What You Need to Know About Antisemitic Symbols Used in Capitol Mob

The Nancy & David Wolf Holocaust & Humanity Center released a statement this week regarding the mob attack at the Capitol. In the statement, we said:

“History teaches us that democracy is fragile, and today we are reminded of that.

Yesterday’s mob attack and brazen displays of violence were an assault on democracy and fueled by hate. We witnessed a rioter wearing a “Camp Auschwitz” sweatshirt invade the halls of the U.S. Capitol while crowds outside brandished flags with Confederate and white supremacist symbols, including Swastikas, on them.”

There are many symbols used by a variety of white supremacist groups and movements, as well as some other types of hate groups. This week, we saw a grotesque variety of antisemitic displays by rioters. Some antisemitic symbols are more overt than others. Here is a breakdown of what some of them mean:

Camp Auschwitz Shirt

“A photo of the man wearing the sweatshirt was just one of the images of hateful symbols that have circulated from the mob, whose violence led to four deaths and wreaked havoc on Congress. Swastikas and Confederate flags were among the overt hate signs that the insurrection brought into the Capitol,” Hey Alma, a news publication for Jewish millennials, reported.

The sweatshirt read: “Camp Auschwitz,” along with the message “Work brings freedom.” The back of the shirt said “Staff.” 

 

Proud Boys

Multiple Proud Boys, and group-affiliated symbols, were seen at the protests on Wednesday. The Proud Boys represent an unconventional strain of American right-wing extremism. While the group can be described as violent, nationalistic, Islamophobic, transphobic and misogynistic, its members represent a range of ethnic backgrounds, and its leaders vehemently protest any allegations of racism. Their founder, Gavin McInnes, went so far as to file a defamation lawsuit against the Southern Poverty Law Center when the SPLC designated the Proud Boys a hate group, according to the ADL. Read more.

QAnon slogans

“Q” represents the purported high-ranking government official who shares inside information with QAnon followers through cryptic posts on fringe websites. QAnon followers often wear T-shirts emblazoned with a huge Q — and several of them were part of the Capitol mob, according to Hey Alma. Twitter banned on Friday the accounts of Gen. Michael Flynn, lawyer Sidney Powell and a host of other supporters of the bogus QAnon conspiracy theory embraced by many of President Donald Trump’s most avid fans. Read more here.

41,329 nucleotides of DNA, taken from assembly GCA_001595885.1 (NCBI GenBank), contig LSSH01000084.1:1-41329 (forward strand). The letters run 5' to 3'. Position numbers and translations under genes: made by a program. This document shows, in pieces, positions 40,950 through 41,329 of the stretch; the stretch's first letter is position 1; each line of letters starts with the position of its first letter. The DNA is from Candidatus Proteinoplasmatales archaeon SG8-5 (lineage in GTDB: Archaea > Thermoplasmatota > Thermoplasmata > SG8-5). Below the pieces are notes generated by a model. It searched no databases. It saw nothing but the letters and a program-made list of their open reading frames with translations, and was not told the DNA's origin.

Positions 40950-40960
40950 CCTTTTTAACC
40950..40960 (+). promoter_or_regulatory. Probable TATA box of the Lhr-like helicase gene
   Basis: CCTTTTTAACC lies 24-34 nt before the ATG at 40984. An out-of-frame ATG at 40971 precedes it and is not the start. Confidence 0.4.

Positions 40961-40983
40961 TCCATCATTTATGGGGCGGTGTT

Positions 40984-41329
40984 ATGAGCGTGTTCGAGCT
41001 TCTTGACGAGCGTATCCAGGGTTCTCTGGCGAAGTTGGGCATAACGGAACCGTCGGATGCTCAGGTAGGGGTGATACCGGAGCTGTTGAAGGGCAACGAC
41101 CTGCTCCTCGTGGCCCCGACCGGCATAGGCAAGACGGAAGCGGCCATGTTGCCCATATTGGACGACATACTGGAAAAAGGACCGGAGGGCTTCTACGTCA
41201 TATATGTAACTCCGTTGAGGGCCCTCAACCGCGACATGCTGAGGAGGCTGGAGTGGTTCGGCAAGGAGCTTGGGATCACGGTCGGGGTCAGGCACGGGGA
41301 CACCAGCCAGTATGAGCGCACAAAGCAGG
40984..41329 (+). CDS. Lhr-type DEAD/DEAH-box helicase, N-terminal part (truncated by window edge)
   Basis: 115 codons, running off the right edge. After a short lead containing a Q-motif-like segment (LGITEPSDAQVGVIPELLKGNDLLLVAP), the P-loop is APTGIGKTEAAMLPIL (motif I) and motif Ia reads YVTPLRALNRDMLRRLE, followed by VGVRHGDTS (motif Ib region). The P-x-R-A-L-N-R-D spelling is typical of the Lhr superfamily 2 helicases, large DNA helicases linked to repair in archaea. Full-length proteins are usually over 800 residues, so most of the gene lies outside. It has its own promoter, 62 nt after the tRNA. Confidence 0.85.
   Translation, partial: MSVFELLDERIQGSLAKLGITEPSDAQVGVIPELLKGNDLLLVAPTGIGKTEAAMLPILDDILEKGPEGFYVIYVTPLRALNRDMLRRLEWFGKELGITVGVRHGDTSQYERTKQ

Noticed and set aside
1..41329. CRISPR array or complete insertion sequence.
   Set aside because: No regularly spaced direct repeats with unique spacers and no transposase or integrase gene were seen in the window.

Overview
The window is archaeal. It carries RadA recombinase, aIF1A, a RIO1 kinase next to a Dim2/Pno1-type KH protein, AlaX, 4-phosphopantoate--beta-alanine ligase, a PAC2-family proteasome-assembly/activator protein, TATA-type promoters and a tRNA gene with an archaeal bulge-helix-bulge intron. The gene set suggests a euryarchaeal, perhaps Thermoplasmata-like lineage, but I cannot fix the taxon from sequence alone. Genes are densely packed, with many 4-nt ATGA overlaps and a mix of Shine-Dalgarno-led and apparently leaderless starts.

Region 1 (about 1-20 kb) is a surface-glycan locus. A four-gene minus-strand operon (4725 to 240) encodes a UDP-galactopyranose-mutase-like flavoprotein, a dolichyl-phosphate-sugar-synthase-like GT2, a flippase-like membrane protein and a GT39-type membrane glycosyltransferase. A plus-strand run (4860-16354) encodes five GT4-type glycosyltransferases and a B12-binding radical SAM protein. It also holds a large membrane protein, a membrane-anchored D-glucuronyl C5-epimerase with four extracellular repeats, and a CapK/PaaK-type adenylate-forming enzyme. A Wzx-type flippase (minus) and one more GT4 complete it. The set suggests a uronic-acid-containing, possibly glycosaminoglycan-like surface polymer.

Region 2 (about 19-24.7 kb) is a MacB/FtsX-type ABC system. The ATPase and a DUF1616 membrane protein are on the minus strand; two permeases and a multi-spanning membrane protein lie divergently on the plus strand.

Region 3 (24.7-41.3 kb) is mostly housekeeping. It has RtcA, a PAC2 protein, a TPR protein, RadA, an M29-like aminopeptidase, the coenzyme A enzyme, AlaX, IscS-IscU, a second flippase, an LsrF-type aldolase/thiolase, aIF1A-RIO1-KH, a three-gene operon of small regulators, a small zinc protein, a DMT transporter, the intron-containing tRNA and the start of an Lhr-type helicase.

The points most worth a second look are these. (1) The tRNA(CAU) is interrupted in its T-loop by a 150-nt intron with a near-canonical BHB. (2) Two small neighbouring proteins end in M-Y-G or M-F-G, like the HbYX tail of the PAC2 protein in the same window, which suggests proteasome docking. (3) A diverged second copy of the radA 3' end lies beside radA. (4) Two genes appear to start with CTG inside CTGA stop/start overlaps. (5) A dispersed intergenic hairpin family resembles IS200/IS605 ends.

Crusader Crosses

“The shooter who committed the 2019 massacre at a New Zealand mosque appropriated symbols of the Crusades, and they’ve become popular with other far-right, ethnonationalist groups. The symbols, such as medieval-style helmets or Templar and crusader crosses, are meant to harken to an era of white, Christian wars against Muslims and Jews,” Hey Alma reported.

Swastikas

Swastikas were reportedly seen on flags and other messaging during the mob attack at the Capitol. According to the ADL, “the swastika is an ancient symbol that emerged independently among many cultures on several continents. Before the 20th century, its use (including in the United States) was almost always benign. Even today, the swastika is a common symbol across Asia, used by Hindus, Buddhists, and adherents of other religions, where it is often associated with good fortune.

However, in the early 20th century, various right-wing adherents of the so-called “völkisch” movement in Germany, a movement in large part dedicated to uncovering a romanticized and largely mythical German/“Aryan” past, adopted the swastika as a symbol. The use of the swastika in this context subsequently influenced Adolf Hitler to adopt the swastika as the primary symbol for the Nazi Party in 1920. The murderous legacy of the Nazi regime, especially the Holocaust, permanently converted the swastika into a symbol of hate, antisemitism and infamy.” READ MORE.

You can learn more about hate and antisemitic symbols online. This database provides an overview of many of the symbols most frequently used by a variety of white supremacist groups and movements, as well as some other types of hate groups. 

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